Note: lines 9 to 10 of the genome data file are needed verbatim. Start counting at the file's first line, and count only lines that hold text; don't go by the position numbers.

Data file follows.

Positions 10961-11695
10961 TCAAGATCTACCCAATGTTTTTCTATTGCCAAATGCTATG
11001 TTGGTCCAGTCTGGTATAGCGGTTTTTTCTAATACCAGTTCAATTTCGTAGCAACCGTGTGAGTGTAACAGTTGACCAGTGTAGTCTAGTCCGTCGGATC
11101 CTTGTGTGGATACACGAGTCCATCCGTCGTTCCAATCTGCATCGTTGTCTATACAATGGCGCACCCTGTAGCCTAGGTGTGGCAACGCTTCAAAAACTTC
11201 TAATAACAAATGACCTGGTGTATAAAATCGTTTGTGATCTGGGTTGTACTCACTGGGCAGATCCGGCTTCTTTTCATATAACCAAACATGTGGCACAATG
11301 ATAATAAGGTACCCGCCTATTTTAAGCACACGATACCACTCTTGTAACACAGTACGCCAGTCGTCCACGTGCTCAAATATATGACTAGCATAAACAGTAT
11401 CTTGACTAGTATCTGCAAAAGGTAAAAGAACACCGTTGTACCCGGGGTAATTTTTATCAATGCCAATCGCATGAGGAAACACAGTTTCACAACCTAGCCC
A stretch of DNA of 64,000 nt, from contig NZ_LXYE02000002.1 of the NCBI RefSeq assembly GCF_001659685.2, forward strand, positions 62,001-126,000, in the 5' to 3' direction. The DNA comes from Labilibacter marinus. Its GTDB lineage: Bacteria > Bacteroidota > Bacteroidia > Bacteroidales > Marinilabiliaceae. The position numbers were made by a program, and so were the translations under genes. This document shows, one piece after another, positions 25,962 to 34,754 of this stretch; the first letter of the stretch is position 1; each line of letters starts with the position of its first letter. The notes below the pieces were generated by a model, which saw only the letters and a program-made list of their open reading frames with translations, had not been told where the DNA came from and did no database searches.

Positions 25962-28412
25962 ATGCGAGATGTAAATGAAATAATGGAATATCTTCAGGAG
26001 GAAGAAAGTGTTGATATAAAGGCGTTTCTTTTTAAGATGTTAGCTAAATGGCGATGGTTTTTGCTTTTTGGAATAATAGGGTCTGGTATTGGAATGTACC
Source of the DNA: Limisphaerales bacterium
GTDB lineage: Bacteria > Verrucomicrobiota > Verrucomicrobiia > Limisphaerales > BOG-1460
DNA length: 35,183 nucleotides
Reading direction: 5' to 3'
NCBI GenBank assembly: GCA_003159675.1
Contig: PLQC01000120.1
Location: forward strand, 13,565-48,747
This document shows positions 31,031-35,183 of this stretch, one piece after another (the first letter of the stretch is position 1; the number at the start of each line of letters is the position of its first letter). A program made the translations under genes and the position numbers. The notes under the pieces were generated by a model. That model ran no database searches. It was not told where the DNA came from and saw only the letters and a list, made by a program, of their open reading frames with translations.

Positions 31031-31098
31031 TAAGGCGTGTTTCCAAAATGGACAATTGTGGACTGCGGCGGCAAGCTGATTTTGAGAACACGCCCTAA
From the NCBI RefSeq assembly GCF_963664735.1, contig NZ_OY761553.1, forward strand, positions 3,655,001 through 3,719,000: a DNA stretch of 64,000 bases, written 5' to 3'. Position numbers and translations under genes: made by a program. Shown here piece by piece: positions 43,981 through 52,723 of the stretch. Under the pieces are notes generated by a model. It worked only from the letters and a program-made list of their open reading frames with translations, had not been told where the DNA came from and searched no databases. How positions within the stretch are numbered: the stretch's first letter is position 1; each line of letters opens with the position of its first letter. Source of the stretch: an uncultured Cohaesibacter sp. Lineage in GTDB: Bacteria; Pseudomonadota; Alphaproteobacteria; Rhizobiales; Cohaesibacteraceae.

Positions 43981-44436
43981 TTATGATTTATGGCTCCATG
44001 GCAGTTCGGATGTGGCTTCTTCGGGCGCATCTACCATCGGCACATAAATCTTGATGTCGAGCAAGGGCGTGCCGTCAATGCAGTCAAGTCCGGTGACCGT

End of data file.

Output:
Positions 25962-28412
25962 ATGCGAGATGTAAATGAAATAATGGAATATCTTCAGGAG